Three Poems

 

Totonac writer Manuel Espinosa Sainos.

Lalakgamakglhtit

¿Lantla chu nakwanikgó ninín
pi nelh xkataxawatkán tani aknukgó?
lantla nakwanikgo ninín
pi lakatunu nakaxtlawananikgokán.

¿Pi niktilakamaxnalh chu
akxni nelh kititakgskgolh
xa tiji xanat?

Lantla nakwanikgó ninín
pi wa imá lilhtampan chu kgalhpuxum
nelh kitilichiwinankgolh xlatamatkán.

¿Ni naktakgalhchiwinankgó?
¿tu nkiwi naliskgakgaw?
pi aya tapuxtakgamikanit nkinakukán.

¿Lantla nakwanikgó ninín
pi lata xkinkatasnikgoyan kpaskwa kumpana
uku chu tlakgmaka lakampi na anaw
liakgwanaw wantu kinkamakglhtipatankanán?

¿Tu xanat nalimastlanikgo xmaknikán?
¿tu limajinin, tu liamkgskgo
nalikamakgskgokgó kxtijikán?

¿Ni kitiyat lakum xanat napulhtakipalakgó
akxní naktasanikgó?
wanti kinkamakglhtipatankgoyan kintiyatkán
xtachaná chakalh yakgolh kkintamputsnikán.

 

Removal

How can I tell my dead
that this is no longer their land,
that they’ll have to look
for offerings somewhere else?

How can I face them
when the road of flowers
is no longer there,

when the crosses made of sempoalxochitl 
no longer 
tell their stories?

Where can we speak with them?
Under what tree?
My heart is already a desert.

How can I explain
that the ringing bells aren’t calling us
to celebrate,
but to defend what little we have left?

What flowers will greet their shades?
What incense, what candles
will illuminate their path? 

Where will the flowers spring
when I call them,
how will the flowers sprout
if greed is worm
feasting on their umbilical cords?

 

Lilhka’

Xtachaná mpala paks lipatsankgayaw ntiji’
kintankgaxekgakán, kintachiwinkán, kinkilhtsukután,
nimakgantuxtí xtamalaknún kimpuchinikán
maski tlakg anán liwat xakilhtutu’, nimakgantuxtí.

Lakgkurus ya ntasiyú ntalimaxkgat, talipuwan,
talhkatawalanit kkakukuni’xtantun tatsinksat.

Lu nipaxawá skgolí wun, na nikatsí taní na an,
lakgsputtilha xatachiwín kilatamatkán, lakgsputtilhá, 
maski lu makgasá tsokgsamaw, maski laxakgatlipatanaw,
niamalakgsputuyaw wantu kinkamapitsiyán.

 

Borders 

It seems all roads lead to forgetfulness,
to losing our roots, our language,
our essence, to the horizon, abundance
being the promise of a lying god.

The landscape wears poverty like a cross,
hunger a line of footprints in the sand. 

Confused, the wind whistles its deep loneliness
as echoing our history fades,
we’ve lived in vain, in vain,
scratching the wall dividing us.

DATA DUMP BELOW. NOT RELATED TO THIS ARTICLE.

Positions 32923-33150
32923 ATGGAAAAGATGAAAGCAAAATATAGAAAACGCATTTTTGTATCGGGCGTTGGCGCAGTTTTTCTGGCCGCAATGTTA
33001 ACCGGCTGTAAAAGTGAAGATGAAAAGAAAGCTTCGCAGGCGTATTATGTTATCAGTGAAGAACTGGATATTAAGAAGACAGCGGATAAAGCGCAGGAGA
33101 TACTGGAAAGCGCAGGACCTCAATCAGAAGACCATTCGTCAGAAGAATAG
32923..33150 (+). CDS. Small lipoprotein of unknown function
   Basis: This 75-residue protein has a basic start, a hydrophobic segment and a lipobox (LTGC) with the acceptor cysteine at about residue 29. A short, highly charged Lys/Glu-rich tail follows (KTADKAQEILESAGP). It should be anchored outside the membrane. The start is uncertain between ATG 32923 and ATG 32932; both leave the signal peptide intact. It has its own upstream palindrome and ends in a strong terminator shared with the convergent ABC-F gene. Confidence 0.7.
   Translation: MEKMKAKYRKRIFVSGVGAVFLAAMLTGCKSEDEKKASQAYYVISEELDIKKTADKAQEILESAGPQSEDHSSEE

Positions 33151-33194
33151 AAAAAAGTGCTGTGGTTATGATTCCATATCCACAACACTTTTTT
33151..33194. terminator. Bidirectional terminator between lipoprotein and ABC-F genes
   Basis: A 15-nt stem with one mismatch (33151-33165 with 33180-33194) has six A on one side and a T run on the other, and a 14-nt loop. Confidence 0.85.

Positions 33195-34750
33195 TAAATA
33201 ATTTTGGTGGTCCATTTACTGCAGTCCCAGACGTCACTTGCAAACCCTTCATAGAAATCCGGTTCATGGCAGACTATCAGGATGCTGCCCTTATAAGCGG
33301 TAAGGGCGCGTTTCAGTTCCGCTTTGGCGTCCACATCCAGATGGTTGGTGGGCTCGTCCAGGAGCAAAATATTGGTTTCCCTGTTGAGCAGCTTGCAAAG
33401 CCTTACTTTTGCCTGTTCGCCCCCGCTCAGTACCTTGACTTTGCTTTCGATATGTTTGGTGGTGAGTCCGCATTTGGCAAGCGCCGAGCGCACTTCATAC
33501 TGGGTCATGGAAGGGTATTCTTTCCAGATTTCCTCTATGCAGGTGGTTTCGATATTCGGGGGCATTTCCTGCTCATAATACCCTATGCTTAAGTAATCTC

Lichiwinankgoy lapaxkit ninín
 
Lichiwinankgoy lapaxkit ninín
lilakgastakgwanankgoy nkiwi,
nachiwinankgoy likaxtlawan kgalhpuxum
tipalhuwa tachiwín lichiwinankgó.
 
Lantla lamakgolh ti katsekg lapaxkikgó,
lantla mastay xtapaxkín kgalhtuchokgo,
lata chan kpupuná’.
 
Lichiwinankgoy lapaxkit ninín
niakxnikú niy xnakukán,
jalhanankgoy kxpulakni kataxawat,
makgawanikgoy xaspinini kgalhni’,
xlakata wa lapaxkit xaxlipán.
 
Lichiwinankgoy lapaxkit ninín
lapulakgoy makgwananín,
likankalay talakgxtamit putaknún,
tachayaway latsukat kkakapeni’,
kkapuxkgán, kkasekgnán,
tachayaway latsukat.
 
Lichiwinankgoy lapaxkit ninín,
lalipaxkikgóy xasasti tapaxkín
antani likaxtlawanankanit nkgalhpuxum.
 
Lichiwinankgoy lapaxkit ninín,
mapixnukgó xanat xtalakapastakanikán,
nilinipatankgóy lantla
xakstukán taakgxtakgtamakgonít.

 

The dead talk about love

The dead talk about love
trees feed on their flesh
the crosses made from sempoalxóchitl
tell thousands of stories. 

They talk about clendestine unions
about rivers that exhaust themselves inland,
about rivers that surrender themselves to the sea. 

The dead tallk about love
their hearts never die,
but beat in the earth
pumping plum-colored blood
because love is a perrenial.

The dead talk about love
their desires wander around, 
the graveyards smell like sex,
kisses evaporate in the humidity
of coffee plantations, ravines, banana groves.

The dead talk about love
inventing new embraces
at the altars of sempoalxóchitl.

The dead talk about love,
wearing memory’s flowered necklace. 
The dead 
refuse to to die forgotten.

Translated by Paul M. Worley

Languages

Number 8

The eighth issue of Latin American Literature pays homage to Nicaraguan writer and politician Sergio Ramírez, winner of the 2017 Cervantes Prize and an important voice in a country currently gripped by crisis. We also feature poetry from Octavio Armand, as well as special sections dedicated to four indigenous writers of Mexico and Guatemala, bilingual sci-fi from Worldcon 76, and the poetry of Marosa di Giorgio, Olga Orozco, and Elena Garro. 

Table of Contents

Editor's Note

Featured Author: Sergio Ramírez

Dossier: Octavio Armand

Essays

Latin American Science Fiction

Indigenous Literature

Poetry

Fiction

Interviews

Previews

Nota Bene